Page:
I can’t believe we are more than halfway done with the Historical Sew Fortnightly! I’m half thrilled with what I have accomplished, and sad looking at the rest of the year and realising I’m never going to get all the things I want made. My wish-list is just too long!
Once again, it’s time for me to share with you the projects that I have drooled over most, that I have most wished I had the time to make, and that best embodied the spirit of the Historical Sew Fortnightly; the quest to explore history, raise our skill levels and standard, stretch ourselves (or sometimes just get something done, rather than just procrastinating); and the spirit of the individual challenge.
I shared my favourites for Challenges 1-5 here, and for Challenges 6-10 here. You can see all the creations for each challenge (because there are always dozens more creations that I wish I could feature!) either through the comments for each individual challenge page, or through the Facebook group albums).
I’ll share my favourites for 11-15, but I’d like to know if these posts are interesting, valuable, and appreciated. Cause they don’t get much feedback, and they are rather time consuming and annoying to write (I have to think up 15 different ways to say fantastic!). So if you don’t get something out of them, this may be my last one. What do you think? Shall I continue them?
Challenge #11 — Squares, Rectangles & Triangles
- Hilde’s Viking Apron Dress — The perfect example of the prevalence of garments based on simple geometry in many ancient cultures, meticulously made, and excellent research.
- Lace’s corded petticoat — I just love that she was inspired to make it by seeing other corded petticoats on the HSF.
- Black Tulip’s Tunisian ensemble — A really interesting garment, from both a historical, and cultural perspective. I love her contribution!
Challenge #12— Pretty, Pretty Princesses
- Katie’s 1912 Girl Guide uniform inspired by Princess Mary, Countess Harwood. Perfect proof that princess inspiration comes in all forms, and that princesses do more than wear ball gowns.
- Frolicking Frock’s 1870s gown based on Thyra, Dagmar & Alexandra of Denmark. It’s very pretty, and it’s based on three of the most fascinating princesses of the 19th century. What’s not to love!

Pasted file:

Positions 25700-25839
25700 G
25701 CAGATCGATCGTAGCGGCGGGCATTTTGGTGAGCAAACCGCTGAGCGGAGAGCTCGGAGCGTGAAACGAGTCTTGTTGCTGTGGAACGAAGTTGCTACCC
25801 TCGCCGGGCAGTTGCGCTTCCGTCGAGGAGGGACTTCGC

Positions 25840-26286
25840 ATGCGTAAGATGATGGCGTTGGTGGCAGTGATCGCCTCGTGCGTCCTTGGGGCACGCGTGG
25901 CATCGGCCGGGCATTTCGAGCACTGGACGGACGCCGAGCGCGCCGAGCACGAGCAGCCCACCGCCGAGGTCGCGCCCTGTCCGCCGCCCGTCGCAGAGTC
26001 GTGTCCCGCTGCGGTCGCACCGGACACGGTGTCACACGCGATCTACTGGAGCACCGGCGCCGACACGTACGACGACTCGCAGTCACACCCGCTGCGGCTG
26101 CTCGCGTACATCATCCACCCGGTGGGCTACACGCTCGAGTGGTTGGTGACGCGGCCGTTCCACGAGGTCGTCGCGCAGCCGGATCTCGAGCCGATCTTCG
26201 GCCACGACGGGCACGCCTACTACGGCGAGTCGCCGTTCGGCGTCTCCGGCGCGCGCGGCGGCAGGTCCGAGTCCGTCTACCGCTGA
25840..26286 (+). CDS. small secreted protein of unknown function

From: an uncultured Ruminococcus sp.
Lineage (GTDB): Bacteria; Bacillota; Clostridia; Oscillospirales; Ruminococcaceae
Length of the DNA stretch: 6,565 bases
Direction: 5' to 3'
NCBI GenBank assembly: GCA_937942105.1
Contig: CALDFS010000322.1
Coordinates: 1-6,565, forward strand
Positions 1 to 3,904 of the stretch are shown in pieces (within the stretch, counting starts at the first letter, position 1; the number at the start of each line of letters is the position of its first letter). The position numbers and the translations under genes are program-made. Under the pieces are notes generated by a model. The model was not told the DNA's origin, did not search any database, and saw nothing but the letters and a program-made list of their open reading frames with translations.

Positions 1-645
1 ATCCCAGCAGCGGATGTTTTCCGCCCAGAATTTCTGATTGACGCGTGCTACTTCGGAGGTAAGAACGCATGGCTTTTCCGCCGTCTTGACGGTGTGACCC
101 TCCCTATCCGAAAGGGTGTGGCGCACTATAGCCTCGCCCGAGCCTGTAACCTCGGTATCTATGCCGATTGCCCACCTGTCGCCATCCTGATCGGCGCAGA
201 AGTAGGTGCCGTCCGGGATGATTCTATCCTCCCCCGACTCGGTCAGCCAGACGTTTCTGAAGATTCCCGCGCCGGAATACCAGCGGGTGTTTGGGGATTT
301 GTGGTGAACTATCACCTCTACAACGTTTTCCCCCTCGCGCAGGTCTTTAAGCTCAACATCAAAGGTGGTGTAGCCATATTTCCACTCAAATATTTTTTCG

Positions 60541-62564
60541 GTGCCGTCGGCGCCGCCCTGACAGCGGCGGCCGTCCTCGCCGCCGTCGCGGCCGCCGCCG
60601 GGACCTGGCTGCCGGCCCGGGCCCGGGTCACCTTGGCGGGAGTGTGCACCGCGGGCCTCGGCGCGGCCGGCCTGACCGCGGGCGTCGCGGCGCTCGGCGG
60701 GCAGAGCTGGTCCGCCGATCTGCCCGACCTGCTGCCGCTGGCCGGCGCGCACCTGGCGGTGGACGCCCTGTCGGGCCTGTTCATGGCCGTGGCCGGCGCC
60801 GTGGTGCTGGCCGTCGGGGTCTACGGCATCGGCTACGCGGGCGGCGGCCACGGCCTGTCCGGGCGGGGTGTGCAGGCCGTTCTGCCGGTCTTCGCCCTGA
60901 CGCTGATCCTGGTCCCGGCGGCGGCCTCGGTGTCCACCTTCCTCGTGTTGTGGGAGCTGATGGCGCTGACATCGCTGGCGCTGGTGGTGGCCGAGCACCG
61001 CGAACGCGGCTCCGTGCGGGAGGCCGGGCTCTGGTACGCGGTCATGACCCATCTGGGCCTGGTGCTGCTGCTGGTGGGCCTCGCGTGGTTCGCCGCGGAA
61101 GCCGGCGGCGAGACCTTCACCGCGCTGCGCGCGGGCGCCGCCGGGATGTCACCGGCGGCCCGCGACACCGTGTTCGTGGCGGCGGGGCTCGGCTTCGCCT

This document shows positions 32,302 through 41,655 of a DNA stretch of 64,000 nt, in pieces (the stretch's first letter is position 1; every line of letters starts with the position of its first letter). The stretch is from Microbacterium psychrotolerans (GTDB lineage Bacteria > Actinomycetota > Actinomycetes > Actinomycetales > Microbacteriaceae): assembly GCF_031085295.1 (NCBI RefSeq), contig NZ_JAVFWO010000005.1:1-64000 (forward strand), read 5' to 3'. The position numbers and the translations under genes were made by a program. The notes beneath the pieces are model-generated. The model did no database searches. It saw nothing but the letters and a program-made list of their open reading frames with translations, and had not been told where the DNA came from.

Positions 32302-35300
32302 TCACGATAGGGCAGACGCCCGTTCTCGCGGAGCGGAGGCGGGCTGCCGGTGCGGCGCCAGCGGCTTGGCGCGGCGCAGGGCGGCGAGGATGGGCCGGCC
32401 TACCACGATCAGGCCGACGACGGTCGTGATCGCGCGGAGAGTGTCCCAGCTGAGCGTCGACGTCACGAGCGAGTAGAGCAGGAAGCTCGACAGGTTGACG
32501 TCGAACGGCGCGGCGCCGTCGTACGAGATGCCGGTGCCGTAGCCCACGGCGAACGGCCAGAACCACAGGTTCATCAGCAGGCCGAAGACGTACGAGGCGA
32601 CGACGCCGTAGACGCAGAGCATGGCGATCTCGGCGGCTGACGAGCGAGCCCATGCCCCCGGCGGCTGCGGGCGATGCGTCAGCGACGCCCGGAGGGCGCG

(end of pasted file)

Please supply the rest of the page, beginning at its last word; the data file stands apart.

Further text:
- Jenni’s Georgian frock for her little princess – early 19th century children’s clothing is so lovely, because it was finally children’s clothing, whether you were an ordinary girl, or a princess – as Jenni’s research and frock beautifully demonstrates.
Challenge #13 — Lace & Lacing
- Hvitr’s Minoan/Mycenaean heanos, c. 1600 to 1100 BCE – such a perfect example of how lacing can be used in many different applications, and has been used for millennia.
- Gina’s corded stays – Lace and Lacing was corset-o-rama, but these ones really stand out for finish, and perseverance!
- Laurie’s Edwardian lace dress – it’s all lace, all over, and suits her perfectly.
Challenge #14 — Eastern Influence
- Gouvernante’s 1730s banyan and cap — Sooooooo much envy here! Not only is the outfit amazing, and a classic example of Eastern Influence, but she has a man willing to wear it!
- Heileen’s 1770s-80s Indienne chintz pet-en-l’aire & petticoat – beautifully made. The fabrics not a perfect match to 18th century examples (but it’s pretty darn hard to find any that is!), but the overall effect is so spot-on!
- Isabella’s mid-16th century Turkish jacket – this is a really intriguing and interesting area of Eastern influence, and one no-one else on the HSF really explored.
Challenge #15 — White
- Melissa’s 1812 military waistcoat — She tried a new skill (tailoring) and the result is a triumph!
- Amanda’s 1862 sheer cotton summer frock – She didn’t intend it as a HSF challenge, but it was done just in time, and there is nothing wrong with that! Her frock is still the perfect embodiment of the white dress.
- Danielle’s 18th century/Lucile inspired 1916 wedding gown – Watching the process of this gown’s creation was really inspiring as Danielle tackled pattern drafting and detailed work.
What do you think? The creations are certainly inspiring and interesting, but is my doing posts on them?
And, as usual, Felicity photos to illustrate a non-image based article!